at any shining bit.
What respect I now feel for a sober, steady-going, successful old hen,
who raises brood after brood of downy darlings without mishaps! Her
instinct is an inspiration. Kizzie liked to perch on my finger and catch
flies for his dinner. How solemn, wise, and bewitching he did look as he
snapped at and swallowed fifteen flies, uttering all the time a
satisfied little note, quite distinct from his musical slumber song!
How he enjoyed lying on one side, stretched out at full length, to bask
in the sun, a miniature copy of his magnificent father! Very careful was
he of his personal appearance, pruning and preening his pretty feathers
many times each day, paying special attention to his tail - not more than
an inch long - but what a prophecy of the future! As mothers care most
for the most troublesome child, so I grew daily more fond of cute little
Kizzie, more anxious that he should live.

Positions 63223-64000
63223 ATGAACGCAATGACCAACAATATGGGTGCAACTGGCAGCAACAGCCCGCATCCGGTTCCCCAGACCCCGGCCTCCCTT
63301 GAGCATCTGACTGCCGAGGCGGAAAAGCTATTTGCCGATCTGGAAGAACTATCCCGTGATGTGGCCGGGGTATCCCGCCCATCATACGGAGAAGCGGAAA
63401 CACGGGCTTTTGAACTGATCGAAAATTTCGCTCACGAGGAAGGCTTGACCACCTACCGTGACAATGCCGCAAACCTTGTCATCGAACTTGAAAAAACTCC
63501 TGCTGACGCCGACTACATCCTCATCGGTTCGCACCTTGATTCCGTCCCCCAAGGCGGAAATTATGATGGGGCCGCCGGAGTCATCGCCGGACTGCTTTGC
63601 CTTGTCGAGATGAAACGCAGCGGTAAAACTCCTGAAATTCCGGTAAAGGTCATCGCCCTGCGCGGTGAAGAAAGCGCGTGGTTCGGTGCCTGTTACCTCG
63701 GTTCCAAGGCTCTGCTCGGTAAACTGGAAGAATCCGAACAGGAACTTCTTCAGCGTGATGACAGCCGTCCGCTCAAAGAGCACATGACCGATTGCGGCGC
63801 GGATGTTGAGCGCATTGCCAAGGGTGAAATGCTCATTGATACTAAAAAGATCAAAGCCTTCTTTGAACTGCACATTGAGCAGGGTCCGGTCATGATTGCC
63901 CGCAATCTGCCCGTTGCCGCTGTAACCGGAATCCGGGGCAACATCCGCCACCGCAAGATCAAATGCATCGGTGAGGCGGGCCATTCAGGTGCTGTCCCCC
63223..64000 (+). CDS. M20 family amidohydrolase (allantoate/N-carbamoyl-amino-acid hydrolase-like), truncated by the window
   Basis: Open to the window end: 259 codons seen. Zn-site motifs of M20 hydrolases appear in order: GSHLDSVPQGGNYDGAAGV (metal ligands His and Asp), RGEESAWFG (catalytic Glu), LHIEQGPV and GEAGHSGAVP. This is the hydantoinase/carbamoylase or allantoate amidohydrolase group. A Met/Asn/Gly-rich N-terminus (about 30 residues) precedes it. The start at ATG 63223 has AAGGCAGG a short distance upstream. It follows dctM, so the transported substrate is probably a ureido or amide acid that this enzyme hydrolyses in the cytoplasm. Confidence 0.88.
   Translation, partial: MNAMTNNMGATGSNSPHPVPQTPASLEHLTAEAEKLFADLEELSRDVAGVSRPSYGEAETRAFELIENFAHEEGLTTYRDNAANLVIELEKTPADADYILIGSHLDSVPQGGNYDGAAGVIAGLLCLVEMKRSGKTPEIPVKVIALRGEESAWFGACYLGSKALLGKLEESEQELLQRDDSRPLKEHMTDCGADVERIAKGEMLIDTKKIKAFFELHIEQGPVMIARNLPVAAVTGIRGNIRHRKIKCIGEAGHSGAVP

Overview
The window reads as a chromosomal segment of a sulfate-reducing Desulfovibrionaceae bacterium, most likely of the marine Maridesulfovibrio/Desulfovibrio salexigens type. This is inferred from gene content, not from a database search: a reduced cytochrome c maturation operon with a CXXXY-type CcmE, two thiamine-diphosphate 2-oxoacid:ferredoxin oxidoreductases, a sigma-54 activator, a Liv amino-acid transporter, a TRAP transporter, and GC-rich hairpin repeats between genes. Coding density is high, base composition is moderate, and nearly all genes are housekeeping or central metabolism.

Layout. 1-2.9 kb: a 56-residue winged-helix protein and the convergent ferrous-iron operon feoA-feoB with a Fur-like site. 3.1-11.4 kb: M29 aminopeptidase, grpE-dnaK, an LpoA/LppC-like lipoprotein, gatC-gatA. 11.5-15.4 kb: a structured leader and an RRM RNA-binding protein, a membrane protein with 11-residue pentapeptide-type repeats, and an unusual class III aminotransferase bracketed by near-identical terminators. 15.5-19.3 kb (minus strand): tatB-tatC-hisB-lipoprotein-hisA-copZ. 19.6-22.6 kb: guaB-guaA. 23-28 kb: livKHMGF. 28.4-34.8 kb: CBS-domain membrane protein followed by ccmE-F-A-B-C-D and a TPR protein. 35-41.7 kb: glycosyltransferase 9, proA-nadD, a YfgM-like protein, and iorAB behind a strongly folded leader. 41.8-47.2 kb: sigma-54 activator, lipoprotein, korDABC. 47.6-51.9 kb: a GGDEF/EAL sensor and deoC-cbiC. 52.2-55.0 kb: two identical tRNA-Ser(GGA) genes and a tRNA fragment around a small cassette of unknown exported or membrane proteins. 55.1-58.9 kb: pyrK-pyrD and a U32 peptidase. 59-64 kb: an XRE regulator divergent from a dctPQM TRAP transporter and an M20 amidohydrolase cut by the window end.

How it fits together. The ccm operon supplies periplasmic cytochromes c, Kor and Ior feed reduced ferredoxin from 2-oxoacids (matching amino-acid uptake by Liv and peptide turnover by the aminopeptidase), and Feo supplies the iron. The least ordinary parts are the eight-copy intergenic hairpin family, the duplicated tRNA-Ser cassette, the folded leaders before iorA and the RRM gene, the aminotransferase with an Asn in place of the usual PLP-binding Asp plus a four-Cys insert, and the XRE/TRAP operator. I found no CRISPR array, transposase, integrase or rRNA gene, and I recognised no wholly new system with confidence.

I could talk all day of his funny ways, of his fondness for me, of his
daily increasing intelligence, of his hair-breadth escapes, etc.
The old story - the dear gazelle experience came all too soon.
Completely worn out with my constant vigils, I intrusted him for one
night to a friend who assured me that she was a most quiet sleeper, and
that he could rest safely on her fingers. I was too tired to say no.
She came to me at daybreak, with poor Kizzie dead in her hands. He died
like Desdemona, smothered with pillows. All I can do in his honor has
been done by this inadequate recital of his charms and his capacity.
After a few days of sincere grief I reflected philosophically that if he
had not passed away I must have gone soon, and naturally felt it
preferable that I should be the survivor.
A skillful taxidermist has preserved as much of Kizzie as possible for
me, and he now adorns the parlor mantel, a weak, mute reminder of three
weeks of anxiety.
And his parents -
The peahen died suddenly and mysteriously. There was no apparent reason
for her demise, but the autopsy, which revealed a large and irregular
fragment of window glass lodged in her gizzard, proved that she was a
victim of Beauty's vanity. A friend who was present said, as he tenderly
held the glass between thumb and finger: "It is now easy to see through
the cause of her death; under the circumstances, it would be idle to